Vanbriel, who positioned the portfolio for higher inflation back in 2019, says the pension fund has been well protected thanks to an allocation to inflation linked swaps and an increased (to 15 per cent) allocation to real assets comprising infrastructure and real estate.
“You cannot eliminate the risk of inflation staying high for a couple of years,” he predicts.
In another contrast between European and UK schemes, Vanbriel also flags the worrying exposure of UK pension funds to the government bond market. He estimates European pension funds only own around 20 per cent of the European bond market in contrast to much larger gilts exposure amongst UK pension funds, particularly to longer-term gilts, which helped create a vicious circle during the crisis.
“It’s a completely different picture,” he says. The UK’s Investment Association estimates that over the last decade, total assets in LDI strategies have quadrupled, rising from £400 billion in 2011 to almost £1.6 trillion in 2021.
In another strategy, Vanbriel is increasing the equity weights in the DC portfolio. KBC’s portfolio is currently split between a €2 billion defined benefit fund and two much smaller defined contribution schemes. The decision follows the latest ALM study (conducted every three years) and is based on a reworking of forecasted returns. Employers running DC schemes in Belgium must provide a minimum guaranteed return of 1.75 per cent at the end of an employee’s career.
“It is not really a typical DC plan due to this guaranteed return,” he reflects. The ALM study revealed that if the fund increases its allocation to risky assets, it increases its forecasted return without significantly increasing the risk to employers.
The increased allocation to equity will be global. KBC reduced its home bias two years ago following observations that the European allocation was more volatile and drawdowns in Europe had more of an impact and recovery took longer. “We didn’t reduce it because we were negative on Europe,” he says.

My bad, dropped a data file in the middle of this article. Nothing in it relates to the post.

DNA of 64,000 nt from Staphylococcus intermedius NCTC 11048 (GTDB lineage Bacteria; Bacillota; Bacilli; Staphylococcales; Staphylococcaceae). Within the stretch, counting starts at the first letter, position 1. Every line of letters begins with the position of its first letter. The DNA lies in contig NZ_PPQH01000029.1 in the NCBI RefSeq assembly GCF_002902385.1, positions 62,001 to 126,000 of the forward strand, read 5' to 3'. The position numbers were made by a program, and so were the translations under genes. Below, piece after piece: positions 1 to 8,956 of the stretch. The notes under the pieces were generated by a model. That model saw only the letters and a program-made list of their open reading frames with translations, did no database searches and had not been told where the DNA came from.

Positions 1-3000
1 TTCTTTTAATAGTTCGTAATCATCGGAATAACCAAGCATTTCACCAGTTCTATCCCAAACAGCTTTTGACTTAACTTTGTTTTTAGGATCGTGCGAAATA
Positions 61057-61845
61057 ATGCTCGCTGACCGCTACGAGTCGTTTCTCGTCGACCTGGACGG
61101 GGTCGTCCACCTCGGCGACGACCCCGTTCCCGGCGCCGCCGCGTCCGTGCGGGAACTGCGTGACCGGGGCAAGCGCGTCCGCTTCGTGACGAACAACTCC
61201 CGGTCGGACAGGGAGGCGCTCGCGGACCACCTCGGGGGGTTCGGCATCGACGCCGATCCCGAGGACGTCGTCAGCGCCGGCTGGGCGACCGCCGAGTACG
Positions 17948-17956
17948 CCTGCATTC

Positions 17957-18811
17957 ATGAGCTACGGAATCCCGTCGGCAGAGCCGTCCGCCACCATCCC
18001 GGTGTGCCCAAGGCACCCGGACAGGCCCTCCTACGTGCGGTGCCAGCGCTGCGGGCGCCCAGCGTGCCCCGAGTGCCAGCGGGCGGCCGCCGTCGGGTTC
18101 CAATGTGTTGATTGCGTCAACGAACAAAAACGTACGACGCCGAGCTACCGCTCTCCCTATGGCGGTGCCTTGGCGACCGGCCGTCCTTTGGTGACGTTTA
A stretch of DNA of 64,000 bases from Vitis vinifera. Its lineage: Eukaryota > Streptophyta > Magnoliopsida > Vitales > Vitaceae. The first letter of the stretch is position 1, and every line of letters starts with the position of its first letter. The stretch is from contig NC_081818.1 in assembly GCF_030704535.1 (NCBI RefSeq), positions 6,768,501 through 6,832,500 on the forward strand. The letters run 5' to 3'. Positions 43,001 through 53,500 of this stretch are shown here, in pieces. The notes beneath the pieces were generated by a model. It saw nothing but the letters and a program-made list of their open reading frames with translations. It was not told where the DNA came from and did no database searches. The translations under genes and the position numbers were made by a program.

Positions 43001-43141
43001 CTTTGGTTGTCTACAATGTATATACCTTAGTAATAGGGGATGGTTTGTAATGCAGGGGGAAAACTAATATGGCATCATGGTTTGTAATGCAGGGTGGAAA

Still, today concerns about the economic health of the continent are mounting. The euro has fallen in value along with valuations in European equity markets, down more than falls in the US. The pain is most acute in the KBC’s exposure to central European equities, he says.
Global diversification is also echoed in the private equity allocation. KBC has added a 2 per cent allocation to private equity in the DB portfolio to sit alongside a 34.5 per cent allocation to listed equity. Vanbriel likes the private equity allocation for its diversification from IT and pharmaceuticals in the listed space and ensures vintage and manger diversity.
“In private equity we don’t have a particular niche or concentrate in one sector. Each of the funds we invest in is global and sector diverse.” Currently overweight at 3 per cent because of performance, he has no plans to increase the allocation in the future.
KBC has also developed its ESG policy in recent months. The investor already limits its investment universe to the best performing ESG companies. For example, rather than investing across the entire MSCI North American index in its US equity allocation, it only invests in the top 40 per cent of ESG rated corporates in each sector. In a new seam, KBC now invests according to specific criteria based on corporate greenhouse gas emissions and sustainable development goals. The fund excludes all fossil fuels – but will invest in green bonds from the fossil fuel industry.